Breaking the Helicopter Habit

Breaking the Helicopter Habit

So my kids are now walking to school all by themselves. It’s a 20-minute trip that requires crossing one semi-busy street at a four-way stop. I used to drive them every day, at first because they were so young; later because it was a convenient stop on my way to work; most recently because that’s just what we’ve always done. But I’ve been trying to give them more freedom and responsibility (see The Independence Project), and this seemed like a natural step. They’re nine and seven; they can do this.

Those of us who grew up in the ’70s and ’80s walked to school every day, of course. My older brother once got turned around on his way home from kindergarten and was wandering aimlessly around a park when a woman spotted him from her window and went over to ask if he was lost. He told her his phone number, she called Mom, and Mom went and picked him up. But Mom didn’t drive him from then on; she just made sure he knew which landmarks to follow to get home.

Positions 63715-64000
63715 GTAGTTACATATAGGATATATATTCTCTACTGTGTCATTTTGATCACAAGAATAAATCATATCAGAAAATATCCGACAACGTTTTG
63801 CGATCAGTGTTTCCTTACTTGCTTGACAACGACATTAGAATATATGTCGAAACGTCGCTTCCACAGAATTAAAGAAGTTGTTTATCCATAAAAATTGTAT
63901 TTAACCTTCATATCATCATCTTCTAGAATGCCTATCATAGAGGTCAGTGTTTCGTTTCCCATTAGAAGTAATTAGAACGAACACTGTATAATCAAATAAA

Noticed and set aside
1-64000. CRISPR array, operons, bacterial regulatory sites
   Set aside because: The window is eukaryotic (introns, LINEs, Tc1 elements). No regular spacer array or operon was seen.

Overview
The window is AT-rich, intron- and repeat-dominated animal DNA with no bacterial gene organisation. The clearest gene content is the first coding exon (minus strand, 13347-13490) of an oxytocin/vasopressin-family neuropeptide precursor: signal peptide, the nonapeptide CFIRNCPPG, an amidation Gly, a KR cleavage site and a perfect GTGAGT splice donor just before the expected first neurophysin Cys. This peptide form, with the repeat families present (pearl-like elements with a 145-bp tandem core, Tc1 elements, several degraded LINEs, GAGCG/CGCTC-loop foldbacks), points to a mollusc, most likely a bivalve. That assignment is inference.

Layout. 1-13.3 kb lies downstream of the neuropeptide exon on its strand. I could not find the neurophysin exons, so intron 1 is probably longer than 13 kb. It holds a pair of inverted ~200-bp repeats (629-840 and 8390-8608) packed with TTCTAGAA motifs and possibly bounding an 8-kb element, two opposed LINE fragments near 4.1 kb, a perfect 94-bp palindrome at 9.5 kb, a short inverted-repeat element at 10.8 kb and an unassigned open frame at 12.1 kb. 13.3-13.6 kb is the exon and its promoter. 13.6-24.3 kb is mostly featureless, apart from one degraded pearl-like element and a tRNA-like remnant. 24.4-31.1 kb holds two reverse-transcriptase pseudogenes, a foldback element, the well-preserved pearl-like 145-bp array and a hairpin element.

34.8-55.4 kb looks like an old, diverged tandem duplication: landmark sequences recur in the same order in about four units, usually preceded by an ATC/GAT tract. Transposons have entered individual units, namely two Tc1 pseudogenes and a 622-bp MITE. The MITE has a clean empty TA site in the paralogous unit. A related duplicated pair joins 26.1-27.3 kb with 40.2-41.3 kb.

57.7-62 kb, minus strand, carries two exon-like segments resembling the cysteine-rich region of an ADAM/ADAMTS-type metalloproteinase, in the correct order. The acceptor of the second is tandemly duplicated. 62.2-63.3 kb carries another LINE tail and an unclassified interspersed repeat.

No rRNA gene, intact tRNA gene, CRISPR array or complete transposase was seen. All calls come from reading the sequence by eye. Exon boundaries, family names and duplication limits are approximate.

And NO ONE GOT ARRESTED. Imagine.

It’s easy to fall into the helicopter parenting habit. I used to wonder how it was legal to send a kid down the street alone when it wasn’t legal to leave him unsupervised once he got wherever he was going. But our job as parents is to prepare our kids to go out in the world without us — and they’ll never know how if we don’t let them practise.

Not that I’m completely letting go. I still pick them up from school every day, mainly because I like to check if they have all their stuff (see Bringing Order to Chaos), but also because I enjoy chatting with the other moms while waiting for the bell. I know I’ll have to let them get home on their own someday (Justin is already clamoring to be allowed to do it), but one thing at a time.

We’ve all got a lot to learn here.

 

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